Decision making in the setting of congenital anomalies (NATAL) study
Awarded 2024
Traveling to abortion care, post-Dobbs
Ashish Premkumar, MD, PhD
University of Chicago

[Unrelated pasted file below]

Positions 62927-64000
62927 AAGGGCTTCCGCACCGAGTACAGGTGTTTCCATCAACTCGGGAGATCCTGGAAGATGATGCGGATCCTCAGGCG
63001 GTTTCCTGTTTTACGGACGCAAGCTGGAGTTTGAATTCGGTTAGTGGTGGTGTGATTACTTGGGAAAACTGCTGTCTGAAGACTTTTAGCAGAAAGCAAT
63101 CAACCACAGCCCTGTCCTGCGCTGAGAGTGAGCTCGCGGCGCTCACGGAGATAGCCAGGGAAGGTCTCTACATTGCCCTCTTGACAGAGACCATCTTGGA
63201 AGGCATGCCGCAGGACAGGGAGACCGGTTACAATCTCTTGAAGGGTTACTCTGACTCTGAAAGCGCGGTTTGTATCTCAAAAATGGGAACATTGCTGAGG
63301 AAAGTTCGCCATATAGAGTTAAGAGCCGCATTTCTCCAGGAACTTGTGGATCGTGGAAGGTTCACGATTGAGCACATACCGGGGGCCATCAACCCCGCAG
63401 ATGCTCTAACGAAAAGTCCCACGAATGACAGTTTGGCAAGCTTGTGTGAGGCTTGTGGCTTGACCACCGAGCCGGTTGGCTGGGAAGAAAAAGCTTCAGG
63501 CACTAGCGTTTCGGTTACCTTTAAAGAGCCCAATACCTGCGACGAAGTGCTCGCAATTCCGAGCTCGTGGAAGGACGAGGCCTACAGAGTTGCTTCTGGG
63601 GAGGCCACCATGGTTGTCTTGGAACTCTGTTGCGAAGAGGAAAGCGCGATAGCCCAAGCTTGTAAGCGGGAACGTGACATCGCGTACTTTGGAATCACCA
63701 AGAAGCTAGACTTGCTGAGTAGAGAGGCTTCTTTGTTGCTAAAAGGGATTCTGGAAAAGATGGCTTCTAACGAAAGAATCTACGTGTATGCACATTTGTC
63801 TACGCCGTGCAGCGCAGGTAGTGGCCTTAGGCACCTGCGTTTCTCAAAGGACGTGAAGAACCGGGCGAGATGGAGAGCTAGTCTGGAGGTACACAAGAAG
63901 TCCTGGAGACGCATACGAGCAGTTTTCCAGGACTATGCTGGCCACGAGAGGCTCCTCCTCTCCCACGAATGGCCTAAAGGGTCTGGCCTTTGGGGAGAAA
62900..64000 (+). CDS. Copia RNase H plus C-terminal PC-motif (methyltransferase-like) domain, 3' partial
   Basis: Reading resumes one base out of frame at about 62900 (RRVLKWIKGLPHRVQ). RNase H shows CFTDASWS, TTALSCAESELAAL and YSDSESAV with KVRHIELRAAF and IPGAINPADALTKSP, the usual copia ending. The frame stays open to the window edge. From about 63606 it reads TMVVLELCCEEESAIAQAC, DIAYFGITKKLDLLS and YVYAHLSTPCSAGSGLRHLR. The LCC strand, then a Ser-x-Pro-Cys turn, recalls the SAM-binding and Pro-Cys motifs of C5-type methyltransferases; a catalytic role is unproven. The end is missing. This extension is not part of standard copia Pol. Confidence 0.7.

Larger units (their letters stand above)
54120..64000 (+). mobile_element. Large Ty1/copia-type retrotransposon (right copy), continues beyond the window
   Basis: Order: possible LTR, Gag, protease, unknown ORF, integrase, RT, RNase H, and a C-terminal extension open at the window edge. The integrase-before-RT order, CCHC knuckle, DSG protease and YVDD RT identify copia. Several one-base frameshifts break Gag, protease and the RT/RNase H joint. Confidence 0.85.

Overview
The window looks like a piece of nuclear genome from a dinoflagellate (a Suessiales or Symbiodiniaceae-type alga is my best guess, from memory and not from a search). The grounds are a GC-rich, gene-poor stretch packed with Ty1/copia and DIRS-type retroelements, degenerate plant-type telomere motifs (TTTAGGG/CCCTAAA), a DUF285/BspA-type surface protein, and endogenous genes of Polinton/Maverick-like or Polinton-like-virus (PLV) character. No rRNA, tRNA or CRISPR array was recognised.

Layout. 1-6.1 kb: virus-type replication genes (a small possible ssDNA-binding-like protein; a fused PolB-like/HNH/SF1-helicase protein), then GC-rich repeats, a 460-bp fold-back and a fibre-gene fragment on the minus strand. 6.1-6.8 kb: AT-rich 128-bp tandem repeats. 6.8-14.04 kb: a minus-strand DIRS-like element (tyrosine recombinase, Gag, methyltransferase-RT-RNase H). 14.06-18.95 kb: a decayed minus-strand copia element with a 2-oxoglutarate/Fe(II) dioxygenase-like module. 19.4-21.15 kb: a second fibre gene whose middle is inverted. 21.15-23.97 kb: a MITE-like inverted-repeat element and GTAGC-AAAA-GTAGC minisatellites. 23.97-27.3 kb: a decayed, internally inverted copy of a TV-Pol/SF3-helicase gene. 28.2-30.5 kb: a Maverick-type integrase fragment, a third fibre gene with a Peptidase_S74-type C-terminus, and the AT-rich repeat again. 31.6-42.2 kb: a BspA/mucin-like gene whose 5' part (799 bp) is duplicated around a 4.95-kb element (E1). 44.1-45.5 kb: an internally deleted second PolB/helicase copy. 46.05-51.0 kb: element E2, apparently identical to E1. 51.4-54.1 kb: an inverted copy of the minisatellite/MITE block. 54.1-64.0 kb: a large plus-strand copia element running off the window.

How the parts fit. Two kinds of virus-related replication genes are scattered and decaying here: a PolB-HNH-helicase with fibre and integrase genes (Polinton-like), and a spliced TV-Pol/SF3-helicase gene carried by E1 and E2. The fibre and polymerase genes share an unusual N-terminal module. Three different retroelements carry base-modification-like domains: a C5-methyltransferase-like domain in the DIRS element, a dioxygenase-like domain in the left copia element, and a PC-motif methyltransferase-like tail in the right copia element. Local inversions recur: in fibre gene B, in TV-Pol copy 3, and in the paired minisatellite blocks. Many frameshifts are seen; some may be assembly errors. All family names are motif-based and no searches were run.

One out of every 2,500-5,000 births are affected by twin-to-twin transfusion syndrome, fetal myelomeningocele, or congenital diaphragmatic hernia, which are associated with a high risk of perinatal morbidity and mortality. Pregnant people faced with these anomalies proceed with either an abortion, expectant management, or maternal-fetal surgery (MFS). Due to the limited number of fetal care centers (FCCs) providing MFS, people travel significant distances to seek consultation. Similarly, people seeking abortion care often experience significant travel burdens. However, some individuals face “double travel”: namely, traveling to an FCC and again to seek abortion care. This may have burdensome financial and psychosocial effects on the pregnant individual. There are scant data to evaluate the frequency of and factors associated with double travel, especially the role of state-level antiabortion policies. Understanding this phenomenon is paramount to improving the quality of care of FCCs and streamlining access to abortion care. We propose the decisioN mAking in the setting of congenital AnomaLies (NATAL) study, a prospective study of individuals with pregnancies affected with congenital anomalies amenable to MFS (n=400) seeking care at 9 FCCs in the U.S. The expected outcome of this study is high-quality data on the relationship between MFS and abortion care in a rapidly-changing reproductive health landscape. These data will be used to design a novel reproductive health bundle, made up of unique workflows and assessment tools for patient interest in abortion care at the level of an FCC, aimed at facilitating access to comprehensive reproductive health services.